Taking Pet Food
to the Next Level
Following human food trends, organic and ethically sourced dog food is gaining
traction with many consumers.
BY LIZE TT BOND
On the human food front, “organic,” “ethical” and “sustainable” are familiar terms these days, and as with many developments in the two;legged sector, the demand is filtering down to nutritional selections for pets.
More and more, consumers expect the same transparency and
sustainable, organic ingredients in the manufacturing process of
pet foods as in their own diets, said Annabelle Immega, trade marketing manager for Petcurean Pet Nutrition in Chilliwack, British
“Consumers want to know their purchases are doing a good thing,
are seeking food choices to align with those values and are driving
the trend to healthier, more natural foods,” said Isaac Langleben,
co-founder of Open Farm in Toronto.
Educated pet owners tend to be socially conscious as well as nutritionally aware, said Stephanie Volo, vice president of brand and
communications for Earth Animal in Southport, Conn.
“These consumers want the livestock contributing to the health
of their companion animals to have been well treated and humanely
raised during their lives,” she added. “They also understand that organic produce is free of chemicals that may impact good health over time.”
Sherry Redwine, co-owner of Odyssey Pets in Dallas, agreed that
this shift in insight is following that of the human market.
;A shopper at ;hole ;oods, for instance, will find sustainably har-
vested and humane products, and we see that call pouring over into
the pet market,” Redwine said. “As demand goes up, we hope more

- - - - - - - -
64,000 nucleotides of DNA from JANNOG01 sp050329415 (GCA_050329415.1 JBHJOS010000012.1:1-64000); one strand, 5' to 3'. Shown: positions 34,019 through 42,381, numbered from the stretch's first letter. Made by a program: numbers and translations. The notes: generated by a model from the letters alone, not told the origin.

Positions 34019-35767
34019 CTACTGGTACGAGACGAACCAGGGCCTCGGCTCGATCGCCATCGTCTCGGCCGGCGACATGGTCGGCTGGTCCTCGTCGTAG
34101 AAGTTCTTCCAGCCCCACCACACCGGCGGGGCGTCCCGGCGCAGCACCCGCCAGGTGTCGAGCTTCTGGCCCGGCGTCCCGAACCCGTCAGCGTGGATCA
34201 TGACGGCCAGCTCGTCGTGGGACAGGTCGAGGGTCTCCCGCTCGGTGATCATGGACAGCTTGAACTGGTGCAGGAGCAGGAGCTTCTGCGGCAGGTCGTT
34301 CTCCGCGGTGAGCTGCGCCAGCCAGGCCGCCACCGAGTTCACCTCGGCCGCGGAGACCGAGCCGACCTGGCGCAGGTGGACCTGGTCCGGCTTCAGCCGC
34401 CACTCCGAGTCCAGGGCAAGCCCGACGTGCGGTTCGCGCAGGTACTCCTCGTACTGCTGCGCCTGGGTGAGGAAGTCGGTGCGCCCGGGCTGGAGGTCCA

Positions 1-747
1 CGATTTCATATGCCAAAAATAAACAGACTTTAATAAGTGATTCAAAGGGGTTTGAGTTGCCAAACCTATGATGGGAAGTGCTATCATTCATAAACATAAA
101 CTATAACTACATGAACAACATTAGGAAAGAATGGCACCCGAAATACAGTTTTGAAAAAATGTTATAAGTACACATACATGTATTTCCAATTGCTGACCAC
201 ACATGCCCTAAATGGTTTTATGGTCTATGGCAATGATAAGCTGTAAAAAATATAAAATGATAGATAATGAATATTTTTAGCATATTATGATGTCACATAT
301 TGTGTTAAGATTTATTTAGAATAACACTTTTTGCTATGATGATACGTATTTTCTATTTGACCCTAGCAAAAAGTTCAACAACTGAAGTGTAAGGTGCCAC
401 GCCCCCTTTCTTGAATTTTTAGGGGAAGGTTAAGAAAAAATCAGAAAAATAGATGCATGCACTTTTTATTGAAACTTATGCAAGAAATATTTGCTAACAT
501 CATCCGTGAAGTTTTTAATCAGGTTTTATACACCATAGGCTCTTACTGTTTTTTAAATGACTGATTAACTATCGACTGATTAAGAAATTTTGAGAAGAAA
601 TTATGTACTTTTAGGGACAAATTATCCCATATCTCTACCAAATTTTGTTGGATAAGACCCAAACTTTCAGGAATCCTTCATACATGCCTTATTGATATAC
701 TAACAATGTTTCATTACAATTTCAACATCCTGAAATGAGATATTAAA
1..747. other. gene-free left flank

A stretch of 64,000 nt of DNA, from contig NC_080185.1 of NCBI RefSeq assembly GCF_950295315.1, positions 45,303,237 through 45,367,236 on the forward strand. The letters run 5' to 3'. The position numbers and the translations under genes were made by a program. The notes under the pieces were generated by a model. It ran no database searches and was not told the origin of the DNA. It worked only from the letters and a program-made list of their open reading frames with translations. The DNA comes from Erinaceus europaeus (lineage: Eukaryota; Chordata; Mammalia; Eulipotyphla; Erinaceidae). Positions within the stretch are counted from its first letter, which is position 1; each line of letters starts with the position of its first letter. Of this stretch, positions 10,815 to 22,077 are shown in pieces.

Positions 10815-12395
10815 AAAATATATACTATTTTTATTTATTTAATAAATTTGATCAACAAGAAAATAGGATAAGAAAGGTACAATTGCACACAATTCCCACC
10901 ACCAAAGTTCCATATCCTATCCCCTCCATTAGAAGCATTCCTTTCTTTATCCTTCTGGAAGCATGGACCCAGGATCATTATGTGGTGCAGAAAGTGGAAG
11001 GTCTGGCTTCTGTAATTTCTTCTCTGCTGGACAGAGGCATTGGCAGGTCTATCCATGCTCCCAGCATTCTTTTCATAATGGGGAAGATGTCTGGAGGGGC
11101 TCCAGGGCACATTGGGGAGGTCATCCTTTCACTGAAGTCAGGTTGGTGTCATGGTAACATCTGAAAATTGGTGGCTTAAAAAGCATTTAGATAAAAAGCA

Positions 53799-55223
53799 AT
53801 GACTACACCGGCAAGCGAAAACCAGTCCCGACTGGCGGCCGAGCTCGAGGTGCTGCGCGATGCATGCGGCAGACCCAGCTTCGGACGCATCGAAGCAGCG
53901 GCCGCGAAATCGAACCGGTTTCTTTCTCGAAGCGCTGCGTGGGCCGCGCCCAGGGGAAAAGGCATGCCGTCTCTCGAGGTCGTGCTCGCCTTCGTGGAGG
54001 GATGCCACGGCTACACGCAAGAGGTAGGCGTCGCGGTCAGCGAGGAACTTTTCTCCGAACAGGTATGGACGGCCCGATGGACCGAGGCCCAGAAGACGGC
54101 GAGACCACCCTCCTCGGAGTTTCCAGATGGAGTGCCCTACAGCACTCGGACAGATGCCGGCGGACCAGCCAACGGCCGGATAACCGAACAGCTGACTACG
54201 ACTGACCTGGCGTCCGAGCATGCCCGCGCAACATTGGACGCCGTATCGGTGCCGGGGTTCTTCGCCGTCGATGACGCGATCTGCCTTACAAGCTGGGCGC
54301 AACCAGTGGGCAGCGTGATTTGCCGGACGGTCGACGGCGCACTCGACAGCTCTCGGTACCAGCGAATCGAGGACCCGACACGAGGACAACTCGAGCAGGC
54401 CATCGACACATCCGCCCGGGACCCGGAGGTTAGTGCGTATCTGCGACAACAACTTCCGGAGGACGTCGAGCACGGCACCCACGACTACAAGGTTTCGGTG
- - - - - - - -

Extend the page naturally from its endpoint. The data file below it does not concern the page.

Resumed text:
farms will become ethical.”
As consumers, millennial pet owners are e;erting a strong in;u-
ence in the pet industry, and causes are important to their everyday
lives, said Jusak Yang Bernhard, co-owner of TailsSpin Pet Stuff,
which has stores in Georgia.
;;illennials are definitely teaching other generations to pay atten-
tion to how pet foods are being manufactured,” he said. “‘Humane-
ly raised,’ ‘cage free,’ ‘antibiotic free,’ ‘hormone free,’ and ‘organic
protein sources and ingredients’ are increasingly important wordings
when bags are being labeled.”
Further, consumers have personally seen the positive changes in
the health of their animals when fed a biologically appropriate diet,
As this recognition intensifies, ;dyssey ;ets is seeing an increased
call for these foods, Redwine noted.
“We carry Open Farm and Smallbatch, and I am on the lookout to
bring in more brands of this type,” she said.
Redwine also said that while the term “humanely raised” is self-explanatory, “natural” and “organic” are often thought by many to be
“We sometimes have to explain the difference,” she said.
Manufacturers are heeding expanding consumer demand.
;Since introducing our certified organic, sustainably produced
Gather line of pet food late last year, we’ve seen interest intensify,”
Immega said. “We actually had to increase production sooner than
However, there are still long-held beliefs as to what constitutes an
adequate diet, which might require some pet owners to start thinking
differently, said Vanessa Quick, co-founder of Purpose Pet Food in
“We talk to so many owners whose dogs have become sick over
time from eating a diet that lacked nutrition or simply wasn’t appropriate for the species,” ;uick said. ;It;s sometimes difficult to think of
our pets as carnivores, but in the time that humans have domesticated
the canine, on the inside, they’re still more like wolves. Reframing
how we think of our pets’ biological needs is important.”
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